If you find your self living or touristing in Barcelona, do yourself a favor and spend an afternoon at the Fundacio Joan Miro and soak up some inspiration.
The foundation was created by Miro himself to share his art and collections with the public, and ultimately inspire others through contemporary art.
Personally, I lean away from the classics and more toward the contemporary art of post 19th century— especially kinetic, surrealism, and modern art (yes, I’m a big fan of Alexander Calder), so stepping into the maze like building of the Foundacio Miro was like stepping into a surrealist dream where nothing was touchable but totally visible.
To be honest, I wasn’t profoundly familiar with Miro’s work before, only knowing his colorful, childlike paintings. As I began to explore, I started to understand his deep connection to Spanish history and Catalan history and culture (he is, of course, Catalan); as well as his honest representation of socio-political changes throughout Europe during his time. That idea alone sort of captures the essence of Barcelona: art and history colliding and weaving between each other to tell a story.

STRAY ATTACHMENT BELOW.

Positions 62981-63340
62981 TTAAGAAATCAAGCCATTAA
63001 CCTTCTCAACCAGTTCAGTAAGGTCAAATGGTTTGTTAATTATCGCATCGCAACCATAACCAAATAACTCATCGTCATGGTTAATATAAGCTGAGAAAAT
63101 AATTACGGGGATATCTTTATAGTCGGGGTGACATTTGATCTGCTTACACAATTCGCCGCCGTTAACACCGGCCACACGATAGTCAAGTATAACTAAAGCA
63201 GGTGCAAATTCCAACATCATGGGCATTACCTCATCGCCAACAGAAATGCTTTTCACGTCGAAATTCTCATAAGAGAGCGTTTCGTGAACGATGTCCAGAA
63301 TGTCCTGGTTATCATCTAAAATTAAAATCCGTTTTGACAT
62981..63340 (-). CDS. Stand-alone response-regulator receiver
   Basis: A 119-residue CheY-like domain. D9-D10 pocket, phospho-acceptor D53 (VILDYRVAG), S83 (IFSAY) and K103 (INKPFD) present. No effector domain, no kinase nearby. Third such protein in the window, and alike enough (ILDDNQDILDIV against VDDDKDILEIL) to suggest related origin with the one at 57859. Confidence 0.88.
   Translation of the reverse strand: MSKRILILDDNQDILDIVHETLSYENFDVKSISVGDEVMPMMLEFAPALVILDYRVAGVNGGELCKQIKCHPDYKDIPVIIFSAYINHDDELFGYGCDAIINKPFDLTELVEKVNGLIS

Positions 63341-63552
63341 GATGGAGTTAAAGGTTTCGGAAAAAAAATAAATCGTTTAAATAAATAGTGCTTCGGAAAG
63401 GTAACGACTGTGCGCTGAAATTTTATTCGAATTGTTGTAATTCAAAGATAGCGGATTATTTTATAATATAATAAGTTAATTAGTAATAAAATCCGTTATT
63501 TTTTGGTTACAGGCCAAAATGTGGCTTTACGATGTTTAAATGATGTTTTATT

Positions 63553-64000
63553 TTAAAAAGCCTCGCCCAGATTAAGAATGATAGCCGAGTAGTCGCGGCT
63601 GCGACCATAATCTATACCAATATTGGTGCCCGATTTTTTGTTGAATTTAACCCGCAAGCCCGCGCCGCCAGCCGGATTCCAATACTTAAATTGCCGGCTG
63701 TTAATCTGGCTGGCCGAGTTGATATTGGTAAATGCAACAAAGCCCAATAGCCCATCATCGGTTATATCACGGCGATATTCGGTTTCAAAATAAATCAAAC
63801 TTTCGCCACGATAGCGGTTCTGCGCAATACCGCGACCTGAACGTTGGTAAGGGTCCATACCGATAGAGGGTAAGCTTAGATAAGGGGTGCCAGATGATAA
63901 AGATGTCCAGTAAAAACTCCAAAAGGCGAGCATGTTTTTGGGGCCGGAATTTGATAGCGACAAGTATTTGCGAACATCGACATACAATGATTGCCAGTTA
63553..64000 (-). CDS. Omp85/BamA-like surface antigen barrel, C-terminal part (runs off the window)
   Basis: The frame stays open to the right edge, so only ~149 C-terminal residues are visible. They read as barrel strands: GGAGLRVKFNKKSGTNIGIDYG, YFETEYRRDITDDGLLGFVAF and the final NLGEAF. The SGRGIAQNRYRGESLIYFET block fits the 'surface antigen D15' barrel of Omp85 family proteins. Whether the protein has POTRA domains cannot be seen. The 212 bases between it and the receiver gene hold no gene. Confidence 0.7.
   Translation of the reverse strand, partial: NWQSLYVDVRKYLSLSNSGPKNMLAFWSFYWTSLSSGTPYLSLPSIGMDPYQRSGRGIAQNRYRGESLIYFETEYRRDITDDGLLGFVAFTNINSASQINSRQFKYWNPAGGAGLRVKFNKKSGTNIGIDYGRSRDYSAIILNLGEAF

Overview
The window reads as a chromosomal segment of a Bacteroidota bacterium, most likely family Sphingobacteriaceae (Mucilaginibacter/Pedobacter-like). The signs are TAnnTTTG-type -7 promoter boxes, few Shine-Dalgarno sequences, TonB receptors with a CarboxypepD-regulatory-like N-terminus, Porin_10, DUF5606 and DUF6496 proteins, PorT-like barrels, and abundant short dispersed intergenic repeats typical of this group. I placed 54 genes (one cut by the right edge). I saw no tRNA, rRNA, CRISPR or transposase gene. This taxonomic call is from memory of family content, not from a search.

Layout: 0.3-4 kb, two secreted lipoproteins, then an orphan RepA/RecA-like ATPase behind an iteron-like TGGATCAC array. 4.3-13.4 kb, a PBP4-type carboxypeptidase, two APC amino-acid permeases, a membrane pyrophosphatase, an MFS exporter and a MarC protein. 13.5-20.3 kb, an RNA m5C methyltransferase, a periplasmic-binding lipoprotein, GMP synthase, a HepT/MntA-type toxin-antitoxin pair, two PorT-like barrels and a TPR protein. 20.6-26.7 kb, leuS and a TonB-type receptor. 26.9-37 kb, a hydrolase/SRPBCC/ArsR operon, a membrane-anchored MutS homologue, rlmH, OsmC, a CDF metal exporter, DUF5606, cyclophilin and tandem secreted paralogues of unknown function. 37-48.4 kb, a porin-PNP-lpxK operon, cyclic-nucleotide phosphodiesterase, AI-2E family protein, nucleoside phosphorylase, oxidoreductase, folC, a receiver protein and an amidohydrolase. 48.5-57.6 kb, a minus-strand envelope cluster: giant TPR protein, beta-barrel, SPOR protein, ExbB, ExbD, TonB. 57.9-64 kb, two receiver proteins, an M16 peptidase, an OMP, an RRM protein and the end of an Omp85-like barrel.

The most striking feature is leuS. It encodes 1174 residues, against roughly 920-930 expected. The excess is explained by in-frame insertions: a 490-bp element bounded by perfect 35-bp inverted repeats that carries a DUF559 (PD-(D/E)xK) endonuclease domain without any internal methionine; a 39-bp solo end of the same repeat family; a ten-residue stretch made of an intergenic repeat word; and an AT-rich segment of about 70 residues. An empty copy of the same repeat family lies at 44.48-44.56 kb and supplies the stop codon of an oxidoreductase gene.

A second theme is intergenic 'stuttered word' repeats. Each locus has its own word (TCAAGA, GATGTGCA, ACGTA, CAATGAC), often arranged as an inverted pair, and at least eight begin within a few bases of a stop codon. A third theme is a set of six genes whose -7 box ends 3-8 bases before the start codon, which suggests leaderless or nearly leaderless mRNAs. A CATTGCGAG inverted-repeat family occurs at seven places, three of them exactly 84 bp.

I went with my friends, but we all split off letting our imagination and interpretation of Miro’s work guide us.
We arrived after 2pm during the week, giving us a comfortable amount of time without too many tourists (note: this was in April, before tourist season is in full swing). Planning for a trip to Montjuic is fairly easy and once you’re up there, you can take advantage of the other sites. The views are amazing from the top of the foundation, so be camera ready and let yourself wander!